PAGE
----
MS + jQuery: This Is Huge!
Yesterday, the ASP.NET team announced that they were going to ship jQuery, a small, populate open source web client library. And not only is Microsoft going to ship this library, as is, but we’re going to build support into Visual Studio for it, build future versions of our web components assuming it and support it via PSS like any other Microsoft product.
This is huge.
Of course, is it useful for developers using Microsoft tools, because they get another supported library out of the box for them to use to build their applications. But that’s not what makes it huge.
What makes it huge is that, instead of seeing the functionality in jQuery and thinking to themselves, “Wow. jQuery is really great. Let’s build something from scratch like that into our products,” the ASP.NET team, in what is the first time in Microsoft history afaik, decided to reuse something from the world that was already working, adding only the thing we do better than anyone else: integration into a suite of libraries and tools.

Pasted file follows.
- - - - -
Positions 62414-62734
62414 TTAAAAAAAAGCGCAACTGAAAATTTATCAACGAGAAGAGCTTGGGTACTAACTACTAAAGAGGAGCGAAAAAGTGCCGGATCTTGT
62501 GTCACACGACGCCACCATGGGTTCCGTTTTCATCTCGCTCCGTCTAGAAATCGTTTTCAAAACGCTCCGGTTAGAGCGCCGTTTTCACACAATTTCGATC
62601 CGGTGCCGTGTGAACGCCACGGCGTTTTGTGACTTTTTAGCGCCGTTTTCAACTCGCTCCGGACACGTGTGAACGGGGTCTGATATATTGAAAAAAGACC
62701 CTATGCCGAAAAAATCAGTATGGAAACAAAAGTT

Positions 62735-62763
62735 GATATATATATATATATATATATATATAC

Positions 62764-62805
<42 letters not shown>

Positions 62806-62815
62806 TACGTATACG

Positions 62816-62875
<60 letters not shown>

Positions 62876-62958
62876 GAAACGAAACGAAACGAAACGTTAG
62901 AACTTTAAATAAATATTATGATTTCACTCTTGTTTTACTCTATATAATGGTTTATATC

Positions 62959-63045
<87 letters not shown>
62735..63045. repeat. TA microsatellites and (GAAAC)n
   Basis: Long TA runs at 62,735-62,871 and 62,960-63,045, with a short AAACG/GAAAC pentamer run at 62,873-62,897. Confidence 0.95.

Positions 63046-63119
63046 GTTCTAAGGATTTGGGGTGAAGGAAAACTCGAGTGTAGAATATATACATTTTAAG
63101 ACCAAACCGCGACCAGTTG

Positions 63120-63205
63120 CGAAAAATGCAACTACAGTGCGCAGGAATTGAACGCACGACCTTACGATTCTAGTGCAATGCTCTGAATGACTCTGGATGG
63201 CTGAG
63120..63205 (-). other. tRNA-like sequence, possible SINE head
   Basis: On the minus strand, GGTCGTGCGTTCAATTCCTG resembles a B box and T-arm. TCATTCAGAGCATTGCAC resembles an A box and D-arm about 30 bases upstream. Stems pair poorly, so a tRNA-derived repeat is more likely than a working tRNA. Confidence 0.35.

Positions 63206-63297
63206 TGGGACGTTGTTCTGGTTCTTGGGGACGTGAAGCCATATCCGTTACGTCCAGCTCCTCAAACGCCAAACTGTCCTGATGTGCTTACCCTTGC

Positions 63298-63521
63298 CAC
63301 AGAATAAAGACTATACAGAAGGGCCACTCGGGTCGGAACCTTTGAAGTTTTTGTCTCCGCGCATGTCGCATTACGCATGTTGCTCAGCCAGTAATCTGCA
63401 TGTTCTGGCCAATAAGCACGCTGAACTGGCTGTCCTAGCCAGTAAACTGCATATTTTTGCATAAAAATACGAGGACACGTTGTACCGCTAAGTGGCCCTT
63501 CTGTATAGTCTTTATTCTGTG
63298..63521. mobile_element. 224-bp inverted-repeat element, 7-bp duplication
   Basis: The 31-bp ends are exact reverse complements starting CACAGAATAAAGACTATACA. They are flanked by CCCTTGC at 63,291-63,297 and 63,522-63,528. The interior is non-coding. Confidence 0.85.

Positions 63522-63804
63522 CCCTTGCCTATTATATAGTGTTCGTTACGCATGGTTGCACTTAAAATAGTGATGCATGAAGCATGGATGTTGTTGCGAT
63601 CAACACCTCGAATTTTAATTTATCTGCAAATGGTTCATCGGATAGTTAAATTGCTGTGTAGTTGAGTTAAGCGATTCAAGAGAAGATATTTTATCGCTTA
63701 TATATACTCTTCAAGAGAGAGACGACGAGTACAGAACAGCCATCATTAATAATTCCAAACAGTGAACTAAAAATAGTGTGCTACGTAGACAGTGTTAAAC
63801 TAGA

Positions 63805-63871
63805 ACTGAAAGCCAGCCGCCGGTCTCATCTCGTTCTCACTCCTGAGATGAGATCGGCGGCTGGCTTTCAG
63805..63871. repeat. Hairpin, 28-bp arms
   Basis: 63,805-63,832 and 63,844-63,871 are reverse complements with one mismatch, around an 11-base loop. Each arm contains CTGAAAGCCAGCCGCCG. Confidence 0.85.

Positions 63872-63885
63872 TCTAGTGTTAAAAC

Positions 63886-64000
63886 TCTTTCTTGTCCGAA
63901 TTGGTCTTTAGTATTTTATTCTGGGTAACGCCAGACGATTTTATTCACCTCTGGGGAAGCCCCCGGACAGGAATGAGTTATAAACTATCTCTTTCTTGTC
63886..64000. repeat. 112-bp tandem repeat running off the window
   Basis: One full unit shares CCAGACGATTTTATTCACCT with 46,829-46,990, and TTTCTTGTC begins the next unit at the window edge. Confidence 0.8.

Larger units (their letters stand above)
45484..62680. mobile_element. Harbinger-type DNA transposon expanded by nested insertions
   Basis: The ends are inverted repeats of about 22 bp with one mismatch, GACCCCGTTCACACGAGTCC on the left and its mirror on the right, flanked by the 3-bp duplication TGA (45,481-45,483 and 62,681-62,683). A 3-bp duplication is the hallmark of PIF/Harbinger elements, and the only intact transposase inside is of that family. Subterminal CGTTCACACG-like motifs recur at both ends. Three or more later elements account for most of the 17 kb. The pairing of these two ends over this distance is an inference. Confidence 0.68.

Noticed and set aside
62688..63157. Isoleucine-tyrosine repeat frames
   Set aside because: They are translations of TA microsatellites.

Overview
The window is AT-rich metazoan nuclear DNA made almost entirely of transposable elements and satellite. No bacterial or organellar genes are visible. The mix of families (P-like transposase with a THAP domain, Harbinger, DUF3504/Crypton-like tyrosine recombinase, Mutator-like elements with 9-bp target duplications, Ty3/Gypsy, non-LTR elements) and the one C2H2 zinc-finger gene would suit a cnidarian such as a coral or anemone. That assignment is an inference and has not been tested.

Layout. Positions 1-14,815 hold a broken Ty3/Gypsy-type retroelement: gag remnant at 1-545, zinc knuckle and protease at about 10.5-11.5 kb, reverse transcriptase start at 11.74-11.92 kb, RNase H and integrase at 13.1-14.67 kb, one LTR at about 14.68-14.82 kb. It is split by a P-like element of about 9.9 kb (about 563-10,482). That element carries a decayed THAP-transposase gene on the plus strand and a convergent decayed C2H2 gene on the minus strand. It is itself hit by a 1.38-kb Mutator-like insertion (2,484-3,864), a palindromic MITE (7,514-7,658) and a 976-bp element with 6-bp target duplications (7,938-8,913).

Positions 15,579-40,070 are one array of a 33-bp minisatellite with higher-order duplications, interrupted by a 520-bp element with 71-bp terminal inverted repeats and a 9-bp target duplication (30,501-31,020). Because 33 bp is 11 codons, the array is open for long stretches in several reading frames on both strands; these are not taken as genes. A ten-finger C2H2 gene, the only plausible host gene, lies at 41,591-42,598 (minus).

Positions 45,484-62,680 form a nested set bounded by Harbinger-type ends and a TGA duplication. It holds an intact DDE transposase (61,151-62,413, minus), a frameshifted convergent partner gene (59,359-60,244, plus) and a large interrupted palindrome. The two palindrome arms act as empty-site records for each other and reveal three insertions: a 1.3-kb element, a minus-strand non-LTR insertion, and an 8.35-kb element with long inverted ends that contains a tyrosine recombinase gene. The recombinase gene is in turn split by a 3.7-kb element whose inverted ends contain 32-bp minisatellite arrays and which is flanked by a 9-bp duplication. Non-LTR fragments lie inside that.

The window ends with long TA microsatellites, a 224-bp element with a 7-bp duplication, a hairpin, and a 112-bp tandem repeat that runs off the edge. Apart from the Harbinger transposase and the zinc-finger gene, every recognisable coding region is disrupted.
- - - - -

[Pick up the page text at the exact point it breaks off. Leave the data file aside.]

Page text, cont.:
“But isn’t this just ’embrace and extend?’” I hear you asking. “Isn’t Microsoft just going to absorb jQuery, thereby killing it for folks not using Microsoft products?”
There are two ways forward at this point. One, we could push on jQuery in a Microsoft-centric way until the project “owners” (which is a slippery concept with an OSS project anyway), decide to either give up and let Microsoft “own” it or they decide to fork jQuery, thereby creating jQuery-classic and jQuery-MS. This would not be good for the jQuery community.
The other way to go, and this is the way I hope it goes, is that Microsoft learns to play nicely in this world, submitting features, changes and bug fixes to the jQuery source tree in a way that’s consistent with the vision from which jQuery sprang, making it work better for Microsoft customers and non-Microsoft customers alike.
If we can learn to do that second thing, then we’ve turned a corner at Microsoft. I’m keeping my fingers crossed.